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Types of Burial Vaults

Updated April 17, 2017

Burial vaults typically refer to reinforced containers that the deceased are buried inside. The vault is separate from the casket; the casket goes inside the vault. Burial vaults are used to prevent the soil over a grave from sinking and to prevent pressure from the earth and large cemetery equipment from breaking the casket. In rare cases, a tomb burial vault is used in place of a traditional burial vault.

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Grave Liner

A grave liner is the simplest kind of burial vault. It is designed to support the soil only, not necessarily protect the casket. It is a five-face rectangular box (there is no bottom) typically made of concrete or another porous material that will allow water to soak through. The casket will not break because of earth pressures or heavy equipment above, but water damage to the casket is likely over time. Grave liners are the least expensive option for those burying a loved one. Grave liners and other burial vaults are not required by law, though some cemeteries require a structure to keep soil from sinking. Grave liners will not prevent the decomposition of a buried body.

Grave Vault

A grave vault is different from a liner in that it completely surrounds the casket, providing maximum protection from the earth surrounding it. Vaults can be made of concrete and lined with plastic or metal. They can be double- or triple-lined to provide even more support. Funeral homes are required to disclose a list of prices for burial vaults before they present any of their grave vaults to a family. They cannot charge a fee or penalise a family for purchasing a grave vault from a third party. Vaults are more expensive than liners, though some families prefer them because grave vaults can be personalised with writing or symbols. They may also give loved ones peace of mind knowing the deceased is as protected as possible. Grave vaults do not prevent the decay of a body over time.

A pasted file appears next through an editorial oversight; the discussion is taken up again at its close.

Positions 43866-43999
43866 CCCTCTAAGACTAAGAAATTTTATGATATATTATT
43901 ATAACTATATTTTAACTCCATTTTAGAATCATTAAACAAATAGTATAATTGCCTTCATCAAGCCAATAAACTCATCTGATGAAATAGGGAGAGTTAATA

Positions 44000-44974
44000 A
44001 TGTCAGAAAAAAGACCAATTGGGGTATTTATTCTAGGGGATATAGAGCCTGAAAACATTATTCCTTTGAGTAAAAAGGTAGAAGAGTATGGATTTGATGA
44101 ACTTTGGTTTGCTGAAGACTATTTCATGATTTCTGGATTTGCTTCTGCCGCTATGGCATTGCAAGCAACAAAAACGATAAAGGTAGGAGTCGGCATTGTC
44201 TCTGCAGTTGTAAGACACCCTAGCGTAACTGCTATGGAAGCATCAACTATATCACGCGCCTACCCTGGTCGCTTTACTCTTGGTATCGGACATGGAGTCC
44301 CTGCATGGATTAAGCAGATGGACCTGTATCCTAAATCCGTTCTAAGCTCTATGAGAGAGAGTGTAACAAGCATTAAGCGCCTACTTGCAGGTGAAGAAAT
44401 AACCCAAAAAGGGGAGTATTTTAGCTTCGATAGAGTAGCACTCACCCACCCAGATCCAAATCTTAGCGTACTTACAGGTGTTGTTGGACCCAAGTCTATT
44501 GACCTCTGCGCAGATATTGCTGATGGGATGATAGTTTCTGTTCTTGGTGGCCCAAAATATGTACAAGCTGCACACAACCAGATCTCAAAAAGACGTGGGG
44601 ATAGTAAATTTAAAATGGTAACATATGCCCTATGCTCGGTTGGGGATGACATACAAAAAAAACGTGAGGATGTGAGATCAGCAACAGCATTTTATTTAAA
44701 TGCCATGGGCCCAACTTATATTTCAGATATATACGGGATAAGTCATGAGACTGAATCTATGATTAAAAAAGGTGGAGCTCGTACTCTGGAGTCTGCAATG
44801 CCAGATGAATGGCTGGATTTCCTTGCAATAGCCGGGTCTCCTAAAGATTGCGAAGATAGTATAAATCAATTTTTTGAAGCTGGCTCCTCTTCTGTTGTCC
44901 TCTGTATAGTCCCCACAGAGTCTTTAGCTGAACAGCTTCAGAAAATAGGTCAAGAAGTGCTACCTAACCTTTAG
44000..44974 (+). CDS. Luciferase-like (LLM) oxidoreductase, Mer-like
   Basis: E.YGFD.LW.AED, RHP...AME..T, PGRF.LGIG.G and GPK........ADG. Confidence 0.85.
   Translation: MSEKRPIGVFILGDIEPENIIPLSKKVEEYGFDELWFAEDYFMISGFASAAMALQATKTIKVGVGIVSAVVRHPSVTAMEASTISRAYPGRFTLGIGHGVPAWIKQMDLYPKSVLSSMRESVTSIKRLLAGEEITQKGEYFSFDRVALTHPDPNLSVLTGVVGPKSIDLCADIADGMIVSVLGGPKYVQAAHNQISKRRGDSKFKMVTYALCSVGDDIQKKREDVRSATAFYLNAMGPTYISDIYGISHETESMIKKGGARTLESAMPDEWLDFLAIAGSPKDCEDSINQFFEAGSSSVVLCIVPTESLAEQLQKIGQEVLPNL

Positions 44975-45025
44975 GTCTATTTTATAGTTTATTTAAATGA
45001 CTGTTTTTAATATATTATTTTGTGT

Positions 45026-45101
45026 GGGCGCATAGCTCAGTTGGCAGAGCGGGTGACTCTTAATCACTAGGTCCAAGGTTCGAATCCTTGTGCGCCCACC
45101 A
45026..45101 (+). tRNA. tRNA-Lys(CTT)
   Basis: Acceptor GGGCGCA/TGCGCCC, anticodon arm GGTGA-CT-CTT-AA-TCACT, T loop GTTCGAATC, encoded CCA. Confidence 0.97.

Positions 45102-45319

A tomb is a large room, usually underground or in an elaborate structure, where a deceased person's casket is placed. Tombs were more common in the past for notable people like rulers, but in modern times a tomb may be created to house deceased members of an entire family. Other instances include religious leaders, like priests or monks, being buried in a tomb beneath their church along with past leaders. Tombs are expensive to construct and obtain, so most families with "family tomb" tend to be wealthy. The tomb acts as a very large burial vault, protecting the casket and providing support beneath the earth or beneath a building. Tombs will not prevent the decomposition of a body over time.

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About the Author

Laura Rico

Laura Rico has been a journalist for more than five years in Michigan and California. She began her career as a staff writer at two community newspapers before accepting an assistant editor position in Northern California. She currently works as a page designer/copy editor and freelance writer in Holland, Mich.

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